Penultimate Poems, true to the earlier Ewart, provides “plenty of good filthy fun,” declared Times reviewer Robert Nye, who dubbed Ewart a “past master of the craft of being light-hearted without suffocating in his own silliness.” Considering the scope of Ewart’s work in a review of the later Collected Poems 1980-1990, Nye wrote that after the author’s long silence, the “last twenty-five years ... have seen this poet getting it all together again in no uncertain fashion. ... Witty, clever, coarse, he needed the last couple of decades, with their ghastly blurring of those categories, to permit him his own late flowering as a poet. ... And I’m not knocking Ewart.”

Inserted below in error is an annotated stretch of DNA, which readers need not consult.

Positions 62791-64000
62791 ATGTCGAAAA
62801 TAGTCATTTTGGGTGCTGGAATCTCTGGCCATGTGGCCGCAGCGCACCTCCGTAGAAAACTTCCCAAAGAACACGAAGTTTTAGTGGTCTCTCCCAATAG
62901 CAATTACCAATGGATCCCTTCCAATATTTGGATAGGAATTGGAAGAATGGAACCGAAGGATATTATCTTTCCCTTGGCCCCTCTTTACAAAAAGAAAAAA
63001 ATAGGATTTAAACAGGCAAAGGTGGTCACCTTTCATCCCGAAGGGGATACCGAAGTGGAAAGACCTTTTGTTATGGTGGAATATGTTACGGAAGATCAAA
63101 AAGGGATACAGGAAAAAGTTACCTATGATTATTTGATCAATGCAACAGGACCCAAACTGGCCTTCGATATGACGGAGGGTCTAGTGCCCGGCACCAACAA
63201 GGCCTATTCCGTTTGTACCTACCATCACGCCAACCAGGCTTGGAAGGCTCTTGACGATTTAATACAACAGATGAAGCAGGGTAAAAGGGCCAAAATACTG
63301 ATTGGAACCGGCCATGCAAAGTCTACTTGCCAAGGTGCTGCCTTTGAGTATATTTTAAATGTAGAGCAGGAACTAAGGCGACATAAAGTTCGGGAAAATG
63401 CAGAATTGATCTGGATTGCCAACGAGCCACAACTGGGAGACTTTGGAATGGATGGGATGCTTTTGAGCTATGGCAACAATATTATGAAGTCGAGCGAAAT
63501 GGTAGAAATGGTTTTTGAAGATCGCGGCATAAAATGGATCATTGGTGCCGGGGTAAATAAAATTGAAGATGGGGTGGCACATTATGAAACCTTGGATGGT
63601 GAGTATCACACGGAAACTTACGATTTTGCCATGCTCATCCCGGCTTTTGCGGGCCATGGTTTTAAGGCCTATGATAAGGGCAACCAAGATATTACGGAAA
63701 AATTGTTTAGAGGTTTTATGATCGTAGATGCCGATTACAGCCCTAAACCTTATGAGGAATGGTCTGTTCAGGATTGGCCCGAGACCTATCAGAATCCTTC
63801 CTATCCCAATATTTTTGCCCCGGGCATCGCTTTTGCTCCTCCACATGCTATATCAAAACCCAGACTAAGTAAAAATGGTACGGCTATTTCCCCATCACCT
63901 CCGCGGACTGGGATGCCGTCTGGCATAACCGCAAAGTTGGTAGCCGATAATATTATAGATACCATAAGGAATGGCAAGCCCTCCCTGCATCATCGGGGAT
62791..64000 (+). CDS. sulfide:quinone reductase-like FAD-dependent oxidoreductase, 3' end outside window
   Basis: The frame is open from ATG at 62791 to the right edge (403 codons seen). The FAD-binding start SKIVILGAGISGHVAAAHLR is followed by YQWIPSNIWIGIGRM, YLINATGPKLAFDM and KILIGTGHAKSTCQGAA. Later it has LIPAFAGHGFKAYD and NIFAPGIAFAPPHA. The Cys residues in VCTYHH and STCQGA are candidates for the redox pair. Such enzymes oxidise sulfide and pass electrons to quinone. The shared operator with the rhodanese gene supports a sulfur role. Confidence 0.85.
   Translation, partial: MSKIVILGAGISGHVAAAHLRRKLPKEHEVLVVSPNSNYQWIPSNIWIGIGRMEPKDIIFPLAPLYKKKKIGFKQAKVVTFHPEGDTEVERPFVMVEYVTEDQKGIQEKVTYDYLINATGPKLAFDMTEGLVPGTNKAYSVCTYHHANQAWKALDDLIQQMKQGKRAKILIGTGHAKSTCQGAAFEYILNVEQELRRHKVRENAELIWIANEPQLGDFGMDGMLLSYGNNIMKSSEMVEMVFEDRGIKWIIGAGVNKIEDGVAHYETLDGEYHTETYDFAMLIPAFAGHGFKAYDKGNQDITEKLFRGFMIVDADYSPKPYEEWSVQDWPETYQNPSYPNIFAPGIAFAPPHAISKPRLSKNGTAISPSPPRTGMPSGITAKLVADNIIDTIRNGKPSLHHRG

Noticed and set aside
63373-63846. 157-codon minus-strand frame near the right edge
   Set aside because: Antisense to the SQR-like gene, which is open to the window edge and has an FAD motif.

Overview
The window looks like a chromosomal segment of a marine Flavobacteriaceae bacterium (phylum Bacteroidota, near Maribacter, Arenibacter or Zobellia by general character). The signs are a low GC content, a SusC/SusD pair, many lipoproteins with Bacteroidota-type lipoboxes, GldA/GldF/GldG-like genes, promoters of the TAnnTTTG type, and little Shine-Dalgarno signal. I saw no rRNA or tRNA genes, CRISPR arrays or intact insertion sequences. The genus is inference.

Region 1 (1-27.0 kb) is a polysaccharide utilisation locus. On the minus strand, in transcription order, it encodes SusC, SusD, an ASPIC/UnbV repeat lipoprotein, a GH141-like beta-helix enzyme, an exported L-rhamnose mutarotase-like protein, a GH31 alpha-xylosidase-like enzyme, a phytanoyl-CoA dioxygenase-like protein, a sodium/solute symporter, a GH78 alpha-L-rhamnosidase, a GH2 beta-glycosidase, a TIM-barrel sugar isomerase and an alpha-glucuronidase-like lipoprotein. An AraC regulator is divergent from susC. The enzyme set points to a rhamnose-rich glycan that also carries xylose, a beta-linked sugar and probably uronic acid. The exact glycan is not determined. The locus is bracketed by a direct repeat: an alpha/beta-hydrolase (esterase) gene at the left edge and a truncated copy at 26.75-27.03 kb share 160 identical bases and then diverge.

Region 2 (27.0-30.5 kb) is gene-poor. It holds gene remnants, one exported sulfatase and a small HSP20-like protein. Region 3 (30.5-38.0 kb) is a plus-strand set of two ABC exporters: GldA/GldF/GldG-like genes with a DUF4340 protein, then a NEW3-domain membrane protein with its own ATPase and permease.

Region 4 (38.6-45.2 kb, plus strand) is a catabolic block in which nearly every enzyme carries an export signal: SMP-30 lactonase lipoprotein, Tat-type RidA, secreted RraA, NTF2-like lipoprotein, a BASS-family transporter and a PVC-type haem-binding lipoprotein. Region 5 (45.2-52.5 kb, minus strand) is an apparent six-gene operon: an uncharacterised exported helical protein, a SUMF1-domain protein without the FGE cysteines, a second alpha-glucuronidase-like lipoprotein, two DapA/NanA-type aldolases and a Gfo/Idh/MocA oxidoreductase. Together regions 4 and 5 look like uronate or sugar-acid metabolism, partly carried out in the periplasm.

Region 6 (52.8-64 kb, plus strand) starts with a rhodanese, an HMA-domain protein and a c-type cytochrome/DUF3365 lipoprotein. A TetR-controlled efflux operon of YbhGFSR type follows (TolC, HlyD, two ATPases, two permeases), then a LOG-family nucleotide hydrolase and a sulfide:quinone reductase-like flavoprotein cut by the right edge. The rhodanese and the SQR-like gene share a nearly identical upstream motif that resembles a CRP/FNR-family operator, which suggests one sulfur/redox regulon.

British poet Peter Reading tackled the question of Ewart’s acceptance head-on: “Probably some critics and readers devalue the more serious side of this writer because of his readiness to espouse the light, the funny, and the trivial. He is ‘popular,’ as poets go; but it should be asked whether his audience has a slightly patronizing attitude, as to a sort of literary jester. ... Philip Larkin, writing in Quarto of The New Ewart, gave it as his opinion that ‘The most remarkable phenomenon of the English poetic scene during the last ten years has been the advent, or perhaps I should say the irruption of, Gavin Ewart.’” This view was supported by John Whitworth’s suggestion in the Spectator: “When we are all dead will a clutch of Ewart make the school anthologies? If they still teach poetry (well, they might), I shouldn’t be at all surprised.”